Restaurant Alma going into expansion mode
It’s months away, but a major expansion at four-star Restaurant Alma (528 University Av. SE., Mpls., www.restaurantalma.com) is in the works.
Chef/owner Alex Roberts has purchased the 109-year-old building — originally a fire station — that has housed the restaurant since it opened in 1999.
The plan is to convert much of the space currently devoted to Dunn Bros. into a casual and affordable cafe. The working name: Cafe Alma.
“It’ll be in the spirit of a coffee shop,” said Roberts, that will serve an all-day brunch menu from the counter, then switch to table service at night. “Dinner will be accessible, a little more like half the price of Alma. I like the idea of having a place where we can sell a $6 glass of wine.”
One element that’s certain is that the cafe will feature house-roasted coffee.
“Just as we have a point of view with food, we have a point of view with coffee, and I think it’s going to be fun and interesting to roast and brew coffee that reflects our sensibilities,” said Roberts. “Besides, Dunn Bros. has been roasting coffee for many years, and we don’t want the neighborhood to miss that.”
A new production kitchen will support the restaurant, the cafe, “private parties, retail, a food truck, who knows?” said Roberts. “Right now we’re in the visioning process. We’re mapping out the whole building and figuring out what’s going to be possible.”
Roberts noted that changes to Restaurant Alma will probably be minor. Moving restrooms to another part of the building will allow for additional seating, and the dining room’s furniture will be upgraded.
“Nothing radical,” he said. “Although the kitchen deserves some flashy new stoves.”
The project’s timing depends upon when the building’s tenants — a pair of offices, and Dunn Bros. — will vacate, sometime later this year.
A move, then fried chicken
Corner Table (4257 Nicollet Av. S., Mpls., www.cornertablerestaurant.com) is moving a few blocks south, into the former La Chaya Bistro (4537 Nicollet Av. S.).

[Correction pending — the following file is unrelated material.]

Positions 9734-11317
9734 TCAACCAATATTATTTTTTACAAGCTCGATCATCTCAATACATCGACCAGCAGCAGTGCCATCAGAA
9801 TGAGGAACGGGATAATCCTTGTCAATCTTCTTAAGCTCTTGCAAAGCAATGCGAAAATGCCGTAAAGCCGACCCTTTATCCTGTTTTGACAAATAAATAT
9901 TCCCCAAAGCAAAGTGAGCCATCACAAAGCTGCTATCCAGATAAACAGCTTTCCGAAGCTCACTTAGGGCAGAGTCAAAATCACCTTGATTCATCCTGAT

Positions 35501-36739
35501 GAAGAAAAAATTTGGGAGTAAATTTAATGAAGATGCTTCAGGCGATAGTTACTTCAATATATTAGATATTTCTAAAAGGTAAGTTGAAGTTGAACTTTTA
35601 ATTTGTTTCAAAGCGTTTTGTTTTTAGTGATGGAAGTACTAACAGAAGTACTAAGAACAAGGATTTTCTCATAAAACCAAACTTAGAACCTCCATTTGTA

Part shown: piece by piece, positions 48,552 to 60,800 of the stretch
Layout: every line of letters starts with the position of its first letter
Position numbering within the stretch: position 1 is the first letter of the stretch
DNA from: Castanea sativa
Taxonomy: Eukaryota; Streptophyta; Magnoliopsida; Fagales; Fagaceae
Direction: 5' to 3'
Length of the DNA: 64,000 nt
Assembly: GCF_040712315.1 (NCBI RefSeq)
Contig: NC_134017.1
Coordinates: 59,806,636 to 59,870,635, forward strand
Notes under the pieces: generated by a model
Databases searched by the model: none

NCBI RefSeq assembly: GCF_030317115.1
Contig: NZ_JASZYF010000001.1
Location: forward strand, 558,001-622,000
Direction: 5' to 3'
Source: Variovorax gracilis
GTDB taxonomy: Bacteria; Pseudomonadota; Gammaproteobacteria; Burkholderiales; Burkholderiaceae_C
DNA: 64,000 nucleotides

Once the relocation is complete, the restaurant’s three owners — spouses Nick and Chenny Rancone and chef Thomas Boemer — will convert the former Corner Table into a casual cafe specializing in fried chicken.
First, the move. La Chaya closed in December, and despite its roots as a Kentucky Fried Chicken outlet (an irony, given the soon-to-come specialty of the house up the street), it’s roomier than cramped Corner Table. The additional elbow room will allow Boemer to add weekend brunch service to his Monday-Saturday dinner schedule.
Conservatively, the move will happen in mid-March, following a slight rehab of the La Chaya building. It helps that Boemer’s previous career was in cabinetmaking.
“Not only can Thomas do the work — which can enable us to do things that we might not otherwise afford — but he also has a good aesthetic,” said Nick Rancone.
The hope is that the restaurant will be closed less than a week during the transition.
As for the as-yet-unnamed lunch-and-dinner project in the original Corner Table space, Boemer plans to focus on fried chicken (including a gluten-free formula), along with a short list of other affordably priced Southern comfort food classics that reflect his North Carolina upbringing, served on the premises and packaged to go.
Late May to early June is the target opening date.